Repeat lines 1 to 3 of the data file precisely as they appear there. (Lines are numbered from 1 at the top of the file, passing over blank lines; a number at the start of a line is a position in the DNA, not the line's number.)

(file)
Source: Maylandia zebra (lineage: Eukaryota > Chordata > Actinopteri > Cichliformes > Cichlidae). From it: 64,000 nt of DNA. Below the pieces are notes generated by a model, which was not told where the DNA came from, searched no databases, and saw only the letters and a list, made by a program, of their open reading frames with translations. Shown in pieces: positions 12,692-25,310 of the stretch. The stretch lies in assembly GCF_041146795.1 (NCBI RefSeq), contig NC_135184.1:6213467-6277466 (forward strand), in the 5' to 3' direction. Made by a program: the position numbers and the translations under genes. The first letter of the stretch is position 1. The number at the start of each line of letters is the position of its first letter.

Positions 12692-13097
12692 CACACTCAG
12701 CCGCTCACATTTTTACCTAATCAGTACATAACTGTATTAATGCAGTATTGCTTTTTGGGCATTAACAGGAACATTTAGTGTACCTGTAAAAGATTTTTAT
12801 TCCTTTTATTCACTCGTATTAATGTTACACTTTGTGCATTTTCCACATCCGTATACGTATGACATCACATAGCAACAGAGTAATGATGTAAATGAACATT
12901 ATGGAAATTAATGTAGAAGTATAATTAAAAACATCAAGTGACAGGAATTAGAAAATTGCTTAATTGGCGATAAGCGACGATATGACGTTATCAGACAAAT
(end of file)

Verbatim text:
Source: Maylandia zebra (lineage: Eukaryota > Chordata > Actinopteri > Cichliformes > Cichlidae). From it: 64,000 nt of DNA. Below the pieces are notes generated by a model, which was not told where the DNA came from, searched no databases, and saw only the letters and a list, made by a program, of their open reading frames with translations. Shown in pieces: positions 12,692-25,310 of the stretch. The stretch lies in assembly GCF_041146795.1 (NCBI RefSeq), contig NC_135184.1:6213467-6277466 (forward strand), in the 5' to 3' direction. Made by a program: the position numbers and the translations under genes. The first letter of the stretch is position 1. The number at the start of each line of letters is the position of its first letter.

Positions 12692-13097
12692 CACACTCAG